The Last Caravaggio Exhibition Catalogue
This book is available for pre-order and will despatch the week commencing 8 April.
Special Gallery price £9.99 - RRP: £12.99
Accompanies the exhibition at the National Gallery, London, 18 April–21 July 2024.
In Naples, in early May 1610, just two months before his untimely death, Michelangelo Merisi da Caravaggio (1571–1610) finished painting The Martyrdom of Saint Ursula. According to legend, Saint Ursula, a fourth-century Christian princess, was killed for refusing to marry against her faith. Here we witness the violence at uncomfortably close quarters, with Ursula’s hands framing the fatal wound in her chest, while the bystander interjects between the two protagonists just moments too late. Caravaggio includes his own self portrait in the background, looking on helplessly.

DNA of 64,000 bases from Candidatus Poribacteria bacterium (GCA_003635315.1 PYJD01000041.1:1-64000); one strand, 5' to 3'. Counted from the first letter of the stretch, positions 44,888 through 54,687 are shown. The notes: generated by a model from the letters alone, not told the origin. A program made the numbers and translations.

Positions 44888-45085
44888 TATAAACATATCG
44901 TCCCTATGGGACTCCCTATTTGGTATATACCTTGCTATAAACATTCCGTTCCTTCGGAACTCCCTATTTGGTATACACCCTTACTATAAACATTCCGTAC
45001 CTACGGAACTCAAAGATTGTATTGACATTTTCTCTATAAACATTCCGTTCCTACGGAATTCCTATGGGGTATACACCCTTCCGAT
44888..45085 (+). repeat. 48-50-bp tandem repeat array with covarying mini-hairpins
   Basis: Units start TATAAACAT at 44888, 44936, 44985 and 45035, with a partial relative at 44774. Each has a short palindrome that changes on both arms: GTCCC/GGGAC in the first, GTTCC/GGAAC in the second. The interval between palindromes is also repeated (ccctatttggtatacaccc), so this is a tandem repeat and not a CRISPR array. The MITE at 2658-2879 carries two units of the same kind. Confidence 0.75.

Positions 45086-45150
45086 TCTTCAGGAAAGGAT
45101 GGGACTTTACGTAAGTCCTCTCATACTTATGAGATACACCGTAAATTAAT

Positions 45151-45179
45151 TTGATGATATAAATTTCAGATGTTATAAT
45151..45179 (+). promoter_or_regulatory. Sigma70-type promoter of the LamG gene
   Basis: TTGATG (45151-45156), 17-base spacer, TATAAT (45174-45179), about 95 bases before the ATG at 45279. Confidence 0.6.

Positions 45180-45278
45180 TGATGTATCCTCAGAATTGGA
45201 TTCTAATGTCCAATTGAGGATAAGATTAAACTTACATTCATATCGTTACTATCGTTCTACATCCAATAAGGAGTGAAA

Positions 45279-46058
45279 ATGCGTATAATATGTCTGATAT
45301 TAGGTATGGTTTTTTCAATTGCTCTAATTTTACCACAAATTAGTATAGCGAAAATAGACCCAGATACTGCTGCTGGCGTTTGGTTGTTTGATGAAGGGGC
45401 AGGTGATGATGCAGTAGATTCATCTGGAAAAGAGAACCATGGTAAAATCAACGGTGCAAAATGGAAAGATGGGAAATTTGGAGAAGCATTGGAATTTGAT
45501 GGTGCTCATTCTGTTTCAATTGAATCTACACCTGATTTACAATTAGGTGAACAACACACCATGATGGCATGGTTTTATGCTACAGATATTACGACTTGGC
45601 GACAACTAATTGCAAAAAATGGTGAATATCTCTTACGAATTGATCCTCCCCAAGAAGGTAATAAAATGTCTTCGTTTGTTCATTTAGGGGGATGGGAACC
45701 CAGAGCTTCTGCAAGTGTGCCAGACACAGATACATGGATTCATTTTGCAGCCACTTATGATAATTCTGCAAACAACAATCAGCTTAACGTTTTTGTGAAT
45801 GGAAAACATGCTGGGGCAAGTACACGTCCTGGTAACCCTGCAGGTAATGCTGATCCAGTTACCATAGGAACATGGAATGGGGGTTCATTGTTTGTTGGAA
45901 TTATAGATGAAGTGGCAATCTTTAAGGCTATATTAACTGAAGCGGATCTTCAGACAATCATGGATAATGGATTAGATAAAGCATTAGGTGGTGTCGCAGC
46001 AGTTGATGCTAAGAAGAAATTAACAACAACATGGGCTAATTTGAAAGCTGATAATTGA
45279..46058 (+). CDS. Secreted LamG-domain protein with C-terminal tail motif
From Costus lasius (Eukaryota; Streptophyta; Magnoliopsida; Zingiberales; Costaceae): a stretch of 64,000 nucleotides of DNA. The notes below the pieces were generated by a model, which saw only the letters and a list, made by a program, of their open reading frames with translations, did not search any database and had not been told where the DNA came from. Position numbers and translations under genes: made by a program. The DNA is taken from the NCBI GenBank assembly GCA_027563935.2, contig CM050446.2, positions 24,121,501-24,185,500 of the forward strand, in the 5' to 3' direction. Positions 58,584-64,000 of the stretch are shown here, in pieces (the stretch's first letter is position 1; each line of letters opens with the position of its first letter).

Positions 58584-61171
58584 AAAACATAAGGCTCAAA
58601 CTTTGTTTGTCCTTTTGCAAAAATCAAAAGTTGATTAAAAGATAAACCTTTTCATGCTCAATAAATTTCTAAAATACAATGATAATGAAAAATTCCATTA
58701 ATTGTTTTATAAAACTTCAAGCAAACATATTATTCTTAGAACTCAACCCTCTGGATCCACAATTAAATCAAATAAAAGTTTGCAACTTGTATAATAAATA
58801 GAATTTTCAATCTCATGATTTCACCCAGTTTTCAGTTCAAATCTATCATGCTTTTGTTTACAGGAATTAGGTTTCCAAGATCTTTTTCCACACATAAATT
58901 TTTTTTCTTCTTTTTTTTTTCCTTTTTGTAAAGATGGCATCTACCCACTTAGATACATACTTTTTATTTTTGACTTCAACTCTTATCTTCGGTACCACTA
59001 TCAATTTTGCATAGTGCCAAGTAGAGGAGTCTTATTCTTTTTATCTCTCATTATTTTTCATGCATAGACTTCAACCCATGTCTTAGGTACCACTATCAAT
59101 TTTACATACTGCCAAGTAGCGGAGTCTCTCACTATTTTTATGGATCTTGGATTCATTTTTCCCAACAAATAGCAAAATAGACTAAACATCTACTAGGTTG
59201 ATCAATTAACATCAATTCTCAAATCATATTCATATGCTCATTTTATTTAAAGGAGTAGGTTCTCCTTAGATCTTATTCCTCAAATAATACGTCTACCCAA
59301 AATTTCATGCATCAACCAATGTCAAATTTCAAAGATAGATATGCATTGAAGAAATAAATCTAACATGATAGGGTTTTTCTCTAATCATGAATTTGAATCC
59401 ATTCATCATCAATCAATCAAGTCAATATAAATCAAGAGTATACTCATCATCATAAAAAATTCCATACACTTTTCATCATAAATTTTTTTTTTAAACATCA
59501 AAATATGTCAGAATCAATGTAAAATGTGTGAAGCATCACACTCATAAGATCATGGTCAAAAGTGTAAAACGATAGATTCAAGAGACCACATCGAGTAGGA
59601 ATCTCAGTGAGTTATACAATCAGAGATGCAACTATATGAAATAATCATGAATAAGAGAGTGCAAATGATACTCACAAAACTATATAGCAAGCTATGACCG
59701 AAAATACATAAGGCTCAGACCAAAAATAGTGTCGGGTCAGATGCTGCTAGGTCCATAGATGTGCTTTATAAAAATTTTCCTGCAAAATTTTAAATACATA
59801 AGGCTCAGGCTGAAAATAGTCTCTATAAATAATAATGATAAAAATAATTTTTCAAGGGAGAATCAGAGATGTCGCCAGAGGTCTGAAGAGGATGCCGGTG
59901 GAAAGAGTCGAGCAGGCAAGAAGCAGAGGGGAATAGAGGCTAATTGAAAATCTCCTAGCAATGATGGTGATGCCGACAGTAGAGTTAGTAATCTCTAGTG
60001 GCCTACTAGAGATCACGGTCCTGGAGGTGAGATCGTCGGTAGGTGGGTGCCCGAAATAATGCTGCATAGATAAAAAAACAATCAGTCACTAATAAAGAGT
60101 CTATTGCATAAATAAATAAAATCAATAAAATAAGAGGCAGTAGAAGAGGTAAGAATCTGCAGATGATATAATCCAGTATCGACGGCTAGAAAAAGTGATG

One of the greatest storytellers in the history of art, with his tightly cropped compositions, dramatic chiaroscuro and use of real models, Caravaggio here opens a vivid and startlingly modern window onto the seventeenth century, and reflects his own turbulent life story. Yet this unusual depiction of Saint Ursula also provides the chance to look beyond the artist himself and explore the point of view of an empowered female saint, heroine as well as victim.
Francesca Whitlum-Cooper is Acting Curator of Later Italian, Spanish and 17th-century French Paintings at the National Gallery, London.